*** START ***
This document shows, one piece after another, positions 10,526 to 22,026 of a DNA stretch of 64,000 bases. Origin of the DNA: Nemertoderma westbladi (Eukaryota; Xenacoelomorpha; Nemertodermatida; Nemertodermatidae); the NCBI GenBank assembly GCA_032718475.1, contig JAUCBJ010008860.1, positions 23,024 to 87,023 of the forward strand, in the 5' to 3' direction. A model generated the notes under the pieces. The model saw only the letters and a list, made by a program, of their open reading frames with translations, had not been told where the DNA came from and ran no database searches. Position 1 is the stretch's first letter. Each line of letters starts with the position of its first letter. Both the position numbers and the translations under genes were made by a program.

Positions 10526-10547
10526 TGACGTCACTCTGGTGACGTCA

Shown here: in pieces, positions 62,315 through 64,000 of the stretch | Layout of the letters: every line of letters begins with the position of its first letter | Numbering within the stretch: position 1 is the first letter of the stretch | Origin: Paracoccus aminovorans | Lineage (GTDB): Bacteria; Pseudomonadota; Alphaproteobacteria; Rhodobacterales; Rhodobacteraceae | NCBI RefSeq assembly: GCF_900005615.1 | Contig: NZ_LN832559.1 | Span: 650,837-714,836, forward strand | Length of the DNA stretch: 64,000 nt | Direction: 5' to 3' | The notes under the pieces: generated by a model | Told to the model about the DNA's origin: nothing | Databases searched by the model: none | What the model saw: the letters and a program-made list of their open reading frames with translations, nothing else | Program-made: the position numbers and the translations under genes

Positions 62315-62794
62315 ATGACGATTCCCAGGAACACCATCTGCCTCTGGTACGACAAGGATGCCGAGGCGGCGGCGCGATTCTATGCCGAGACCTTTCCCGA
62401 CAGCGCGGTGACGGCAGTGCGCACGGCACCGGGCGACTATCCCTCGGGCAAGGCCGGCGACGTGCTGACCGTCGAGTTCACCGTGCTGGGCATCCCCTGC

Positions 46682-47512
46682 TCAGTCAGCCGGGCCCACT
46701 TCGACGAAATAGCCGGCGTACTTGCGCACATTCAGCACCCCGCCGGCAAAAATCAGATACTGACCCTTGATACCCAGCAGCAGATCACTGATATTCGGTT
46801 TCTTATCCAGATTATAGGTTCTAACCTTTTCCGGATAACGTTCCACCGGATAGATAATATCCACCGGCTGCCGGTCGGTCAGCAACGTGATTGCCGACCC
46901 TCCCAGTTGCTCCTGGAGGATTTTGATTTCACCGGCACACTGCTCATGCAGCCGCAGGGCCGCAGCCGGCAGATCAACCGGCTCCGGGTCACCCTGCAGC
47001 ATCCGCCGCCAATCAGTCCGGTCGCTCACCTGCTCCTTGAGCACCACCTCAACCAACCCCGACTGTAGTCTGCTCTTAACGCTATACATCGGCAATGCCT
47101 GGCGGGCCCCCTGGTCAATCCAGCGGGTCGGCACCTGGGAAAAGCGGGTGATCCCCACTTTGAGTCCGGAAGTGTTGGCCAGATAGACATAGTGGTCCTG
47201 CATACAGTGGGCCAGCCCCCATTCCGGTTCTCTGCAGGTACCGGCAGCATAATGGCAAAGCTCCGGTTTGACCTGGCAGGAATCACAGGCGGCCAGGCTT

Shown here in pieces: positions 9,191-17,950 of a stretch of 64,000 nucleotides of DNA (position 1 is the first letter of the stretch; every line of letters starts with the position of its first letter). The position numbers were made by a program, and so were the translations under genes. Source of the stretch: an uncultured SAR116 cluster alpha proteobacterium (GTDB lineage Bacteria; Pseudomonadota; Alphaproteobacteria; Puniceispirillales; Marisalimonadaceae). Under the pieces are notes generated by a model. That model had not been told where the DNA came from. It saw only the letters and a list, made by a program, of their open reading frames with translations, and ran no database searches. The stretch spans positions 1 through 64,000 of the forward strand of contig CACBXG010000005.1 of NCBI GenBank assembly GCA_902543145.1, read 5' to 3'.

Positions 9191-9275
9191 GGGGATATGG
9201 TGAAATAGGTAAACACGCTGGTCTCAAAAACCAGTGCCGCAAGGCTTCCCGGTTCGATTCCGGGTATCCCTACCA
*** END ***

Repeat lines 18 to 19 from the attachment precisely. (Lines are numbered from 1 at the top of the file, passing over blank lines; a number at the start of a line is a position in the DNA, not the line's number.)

9191 GGGGATATGG
9201 TGAAATAGGTAAACACGCTGGTCTCAAAAACCAGTGCCGCAAGGCTTCCCGGTTCGATTCCGGGTATCCCTACCA